It was shown that the combination of a linear polymer and of a cross-linked polymer as a binder for intumescent coating allows to optimise the char formation and increase the insulating properties of the coatings.
Moreover the inventors have discovered that the more the copolymer contains styrene, the more the interactions with the phosphorus are negative. On the contrary, the more the copolymer contains p-methylstyrene (PMS), the more the interactions with the phosphorus are positive, thus providing a good intumescence.
They have further discovered that the properties of the intumescent compositions according to the invention are correlated with the capacity of the copolymer to react with the phosphor and to the presence of p-methylstyren (PMS) and 2-ethylhexylacrylate (2EHA).
Accordingly the invention provides a copolymer for the use in or as polymeric binder in intumescent coatings, comprising a blend of a newtonian copolymer and of a reticulated copolymer, said newtonian and reticulated copolymers consisting of substituted styrene and substituted acrylate and comprising at least p-methylstyrene (PMS) and 2-ethylhexylacrylate (2EHA).
The invention also provides in another aspect an intumescent fire retardant coating containing the above polymeric binder and a method of forming such a coating.
The reticulated copolymers are chosen in the group comprising the thixotropic copolymers and the pseudo-plastic copolymers.
In the sense of the instant invention, newtonian copolymers refers to copolymers which give a newtonian viscosity profile when dissolved in a solvent, i.e. the viscosity is not shear dependent; thixotopic copolymers refers to copolymers giving a shear thining solvent solutions, returning to their original state upon standing with time dependency, pseudo-plastic copolymers are copolymers which give a shear thinning solution when dissolved in a solvent.
It was found that the ratio between PMS and 2EHA should be of from 100/0 to 50/50, preferably of 90/10, preferably of 80/20 and more preferably of 75/25.
The copolymers used as polymeric binder according to the invention may further contain other substituted styrene like p-tert-butylstyrene (PTBS) and/or other substituted acrylates like isobutylmethacrylate (IBMA).
The examples of suitable Newtonian copolymers include Pliolite VTAC-L, Pliolite VTAC-H, Plioway ECH, Plioway Ultra 200, Plioway EC1, all trademarks from ELIOKEM.
The examples of suitable reticulated copolymers include Pliolite AC3H, Plioway ECL, Plioway Ultra G20, Plioway EC-T, all trademarks from ELIOKEM.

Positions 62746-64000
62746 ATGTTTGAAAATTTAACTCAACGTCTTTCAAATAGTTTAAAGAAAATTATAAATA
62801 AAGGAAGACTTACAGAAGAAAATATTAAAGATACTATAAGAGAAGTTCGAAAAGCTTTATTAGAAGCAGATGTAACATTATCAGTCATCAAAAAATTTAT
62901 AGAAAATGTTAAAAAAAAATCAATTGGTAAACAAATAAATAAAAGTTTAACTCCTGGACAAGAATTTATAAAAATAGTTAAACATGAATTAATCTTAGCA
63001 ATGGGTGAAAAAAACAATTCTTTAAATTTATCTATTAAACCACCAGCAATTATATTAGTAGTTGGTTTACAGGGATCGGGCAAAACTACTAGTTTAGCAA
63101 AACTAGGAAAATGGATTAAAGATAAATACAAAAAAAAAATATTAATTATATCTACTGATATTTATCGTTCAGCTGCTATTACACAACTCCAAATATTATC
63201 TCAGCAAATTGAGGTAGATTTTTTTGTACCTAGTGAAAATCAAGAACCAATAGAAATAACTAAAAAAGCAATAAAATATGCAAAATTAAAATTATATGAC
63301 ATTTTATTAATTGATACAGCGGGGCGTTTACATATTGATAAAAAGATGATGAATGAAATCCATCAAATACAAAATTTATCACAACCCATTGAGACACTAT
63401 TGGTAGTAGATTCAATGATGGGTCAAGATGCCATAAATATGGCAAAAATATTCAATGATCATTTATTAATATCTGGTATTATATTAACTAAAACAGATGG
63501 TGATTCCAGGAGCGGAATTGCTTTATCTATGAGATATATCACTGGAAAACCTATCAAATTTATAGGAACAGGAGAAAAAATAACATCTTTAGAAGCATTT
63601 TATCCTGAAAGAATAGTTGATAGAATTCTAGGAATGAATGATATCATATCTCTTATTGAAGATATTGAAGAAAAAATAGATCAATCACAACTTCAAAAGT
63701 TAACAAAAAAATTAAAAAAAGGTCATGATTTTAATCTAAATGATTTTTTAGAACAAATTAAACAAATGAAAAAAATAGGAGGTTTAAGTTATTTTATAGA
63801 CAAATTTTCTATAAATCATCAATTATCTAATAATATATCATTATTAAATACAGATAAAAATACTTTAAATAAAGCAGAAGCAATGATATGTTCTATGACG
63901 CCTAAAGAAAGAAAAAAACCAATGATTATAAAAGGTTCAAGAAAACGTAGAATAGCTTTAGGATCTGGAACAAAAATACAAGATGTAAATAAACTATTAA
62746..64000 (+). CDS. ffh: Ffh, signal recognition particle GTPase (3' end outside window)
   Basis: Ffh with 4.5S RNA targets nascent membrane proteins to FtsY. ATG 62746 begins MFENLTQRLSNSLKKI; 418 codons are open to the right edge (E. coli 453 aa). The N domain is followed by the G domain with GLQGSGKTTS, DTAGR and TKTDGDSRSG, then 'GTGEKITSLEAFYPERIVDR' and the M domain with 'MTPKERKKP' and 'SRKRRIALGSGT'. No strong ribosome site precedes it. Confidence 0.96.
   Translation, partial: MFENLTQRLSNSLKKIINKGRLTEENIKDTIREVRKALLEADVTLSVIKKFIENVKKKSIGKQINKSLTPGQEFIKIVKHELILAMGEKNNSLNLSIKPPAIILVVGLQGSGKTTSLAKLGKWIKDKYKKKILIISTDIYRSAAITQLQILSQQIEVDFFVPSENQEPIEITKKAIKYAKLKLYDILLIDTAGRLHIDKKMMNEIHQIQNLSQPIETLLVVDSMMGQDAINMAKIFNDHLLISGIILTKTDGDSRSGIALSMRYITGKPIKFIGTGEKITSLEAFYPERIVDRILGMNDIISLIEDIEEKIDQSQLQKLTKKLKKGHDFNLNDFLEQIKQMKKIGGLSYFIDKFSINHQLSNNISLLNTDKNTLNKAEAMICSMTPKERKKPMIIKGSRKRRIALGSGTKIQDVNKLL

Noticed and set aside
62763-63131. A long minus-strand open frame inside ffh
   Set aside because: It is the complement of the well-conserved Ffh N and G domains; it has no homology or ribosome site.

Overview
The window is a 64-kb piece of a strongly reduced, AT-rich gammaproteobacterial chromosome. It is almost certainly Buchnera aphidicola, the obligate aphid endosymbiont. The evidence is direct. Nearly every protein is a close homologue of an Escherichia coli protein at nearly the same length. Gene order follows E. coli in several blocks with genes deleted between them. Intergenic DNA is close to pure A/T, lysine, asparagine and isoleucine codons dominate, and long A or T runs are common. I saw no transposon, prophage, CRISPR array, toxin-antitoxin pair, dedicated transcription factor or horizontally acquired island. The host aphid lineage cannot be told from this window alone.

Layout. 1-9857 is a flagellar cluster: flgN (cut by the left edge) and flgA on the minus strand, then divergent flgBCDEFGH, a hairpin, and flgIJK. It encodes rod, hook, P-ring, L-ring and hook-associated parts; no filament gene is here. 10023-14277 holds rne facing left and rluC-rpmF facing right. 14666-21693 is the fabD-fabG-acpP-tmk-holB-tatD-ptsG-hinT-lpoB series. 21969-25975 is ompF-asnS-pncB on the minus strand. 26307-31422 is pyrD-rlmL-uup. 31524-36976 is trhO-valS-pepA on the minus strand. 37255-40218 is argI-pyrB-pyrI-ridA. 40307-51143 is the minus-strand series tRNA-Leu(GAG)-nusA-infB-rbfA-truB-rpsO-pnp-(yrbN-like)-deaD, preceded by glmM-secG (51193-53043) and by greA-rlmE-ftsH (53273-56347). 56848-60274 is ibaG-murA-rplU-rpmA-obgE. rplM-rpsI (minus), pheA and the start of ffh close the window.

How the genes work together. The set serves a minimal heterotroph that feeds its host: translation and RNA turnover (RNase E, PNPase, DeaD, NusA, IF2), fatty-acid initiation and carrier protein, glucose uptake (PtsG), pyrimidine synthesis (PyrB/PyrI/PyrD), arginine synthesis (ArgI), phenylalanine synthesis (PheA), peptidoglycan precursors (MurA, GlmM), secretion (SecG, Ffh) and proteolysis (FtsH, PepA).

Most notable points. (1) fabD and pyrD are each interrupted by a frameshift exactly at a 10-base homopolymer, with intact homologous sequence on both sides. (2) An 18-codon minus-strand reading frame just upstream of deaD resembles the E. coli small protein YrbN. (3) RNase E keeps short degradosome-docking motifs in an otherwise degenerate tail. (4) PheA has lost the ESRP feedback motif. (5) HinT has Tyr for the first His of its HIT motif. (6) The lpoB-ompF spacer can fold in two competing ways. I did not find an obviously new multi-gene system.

The Newtonian and reticulated copolymers are prepared by polymerisation, said polymerisation being effected in a bulk, in a solution, in a suspension or in an emulsion. The best mode is by a conventional emulsion polymerisation.
The polymeric binder may then be formulated by conventional techniques, such as for example by mixing, with conventional reactive pigments systems, dispersants, plasticizers, defoamers, thickeners, chlorinated paraffin solvents and other additives conventionally employed to prepare the type of desired intumescent coatings (waxes, fillers, fibers, anti-settling agents and the like).
According to the invention, the best mode of forming said polymeric binder comprises the step of (a) dissolving the Newtonian and/or the reticulated copolymers in the solvent or in water, (b) optionally adding the chlorinated paraffin, (c) homogenizing the mixture and adding the additives.
The intumescent coatings according to the invention preferably contain as foam-forming substances ammonium salts of phosphoric acid and/or polyphosphoric acid, more preferably ammonium polyphosphate.
The intumescent coatings according to the invention preferably contain carbohydrides as carbon forming substances, preferably pentaerythritol, dipentaerythritol, tripentaerythritol and/or polycondensate of pentaerythritol.
The intumescent coatings according to the invention may contain halogen or may be halogen free.
The intumescent coatings according to the invention are used in the form of a brushable, sprayable or rollable coating material for protecting different surfaces, preferably steel, wood, electric cables and pipes.
The intumescent coatings according to the invention may be water-based or solvent-based compositions.
The intumescent coatings according to the present invention may be employed in roofing applications to prevent ignition and flame spread, for application onto non-combustible substrates, such as structural steel as in buildings, girders, and the like, vessels, or storage tanks to protect them from weakening upon encountering very high temperatures in fire.